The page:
I wanted to implement every part in Torch. After diving in I realized this might be a hard task. The reason is basically there is no Sparse-Tensor implementation and no space gain is made through making the weigth matrices(connections) sparse. After struggling a bit, I decided to aim an encoding and decoding method. Because implementing Sparse Tensor's and all the required operations is another project by itself I believe. Layers like SpatialConvolution and Linear is implemented for optimization and source code is not that easy to understand and modify. Therefore I decided to use full weight matrices throughout my experiments and represent connectivity by having non-zero weights.
First I've started with
Pruner module. After couple of iterations I've decided to intialize Pruner module with
setVariables call, which includes a model a pruner function(mask generating), a trainer,a tester and relevant torchnet engine. With these parameters I gave full power to the Pruner module to re-train and test model. After initialization one is ready to prune the network.
Pruner:prune call gets a mask-generating function(there was two implementations
Pruner.maskPercentage at the beginning), a table of layer-id's and a table of mask-generating function parameters (either threshold or percentages in this case). Basically prune uses the layer-id's to get the weight tensor of target layer. Since this is a development code there are no type-checks and the provided id should be a valid one(a layer with
.weight field like nn.SpatialConvolution, nn.Linear). Then a mask is generated by calling the provided function with provided parameters and selected weight Tensor. The result is a binary mask with the same size as the weight-Tensor. The mask is saved in each layer and resulting model is tested.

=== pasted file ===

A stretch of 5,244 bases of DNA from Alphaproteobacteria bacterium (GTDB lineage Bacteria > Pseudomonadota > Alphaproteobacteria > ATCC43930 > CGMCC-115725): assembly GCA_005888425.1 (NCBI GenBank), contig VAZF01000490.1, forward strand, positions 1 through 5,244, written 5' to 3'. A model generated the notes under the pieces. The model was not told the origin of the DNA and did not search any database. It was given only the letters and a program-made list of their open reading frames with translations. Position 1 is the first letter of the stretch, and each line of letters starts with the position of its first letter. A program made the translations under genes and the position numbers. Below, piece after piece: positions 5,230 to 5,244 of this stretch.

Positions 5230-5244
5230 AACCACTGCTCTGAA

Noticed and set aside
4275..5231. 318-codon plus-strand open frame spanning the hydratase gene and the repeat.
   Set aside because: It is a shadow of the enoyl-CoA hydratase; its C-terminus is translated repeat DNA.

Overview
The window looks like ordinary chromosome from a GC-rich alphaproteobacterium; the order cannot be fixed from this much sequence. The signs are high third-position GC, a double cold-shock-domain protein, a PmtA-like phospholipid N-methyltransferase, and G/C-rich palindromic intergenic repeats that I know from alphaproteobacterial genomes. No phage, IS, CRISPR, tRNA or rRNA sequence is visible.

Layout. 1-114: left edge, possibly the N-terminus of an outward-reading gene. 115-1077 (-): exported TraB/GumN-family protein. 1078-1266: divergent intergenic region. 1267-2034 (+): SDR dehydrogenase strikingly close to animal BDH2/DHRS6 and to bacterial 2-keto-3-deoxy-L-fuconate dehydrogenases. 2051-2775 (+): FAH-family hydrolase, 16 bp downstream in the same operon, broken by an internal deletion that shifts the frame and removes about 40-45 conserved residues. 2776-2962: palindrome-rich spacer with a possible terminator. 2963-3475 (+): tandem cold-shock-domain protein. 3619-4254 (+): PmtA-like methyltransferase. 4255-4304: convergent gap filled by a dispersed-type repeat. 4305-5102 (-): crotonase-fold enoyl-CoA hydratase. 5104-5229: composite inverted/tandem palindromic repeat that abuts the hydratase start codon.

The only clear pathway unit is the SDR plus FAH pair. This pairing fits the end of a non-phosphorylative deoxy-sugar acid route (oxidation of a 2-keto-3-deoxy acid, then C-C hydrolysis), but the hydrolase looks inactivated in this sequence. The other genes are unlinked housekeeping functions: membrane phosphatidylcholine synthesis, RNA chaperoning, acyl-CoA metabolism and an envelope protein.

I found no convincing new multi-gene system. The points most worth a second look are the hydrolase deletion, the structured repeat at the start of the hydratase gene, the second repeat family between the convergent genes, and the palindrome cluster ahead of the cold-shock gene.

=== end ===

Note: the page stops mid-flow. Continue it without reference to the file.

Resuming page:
prune repeats this proccess for each layer-id and returns the percantage of retained connections for each layer-id and the test-accurcy.
After pruning one can call
Pruner:reTrain function with nEpochs to retrain the network. Test-accury after testing is returned.
I've played with this and got some initial results by just masking according to the absolute value of the weights and got similar, sometimes better results with around 50% pruning of each layer without retraining. The individual sensitivity of each layer is below.
Then I've implemented retraining. To do that after going through several possibilities like definining new
nn modules or
torchnet.engine hooks, I decided to alter the
nn.SpatialConvolution code and implement the pruning via masking cleanly. This choice helped me to prune the layers just by adding the binary mask and retrain them properly.
I didn't need to implement CUDA for other homeworks, but this time I wanted to learn how to do it and see the difference. I've realized that it is pretty straight forward: a generic function
inp:cuda() if cuda flag is provided does the necessary work. I've got a 2x speedup on Lenet-5 model compare to its multithreaded version.
There are 2 main methods proposed in the literature as pruning metric.
An important point here to made is, all of the methods above try to approximate or optimize the L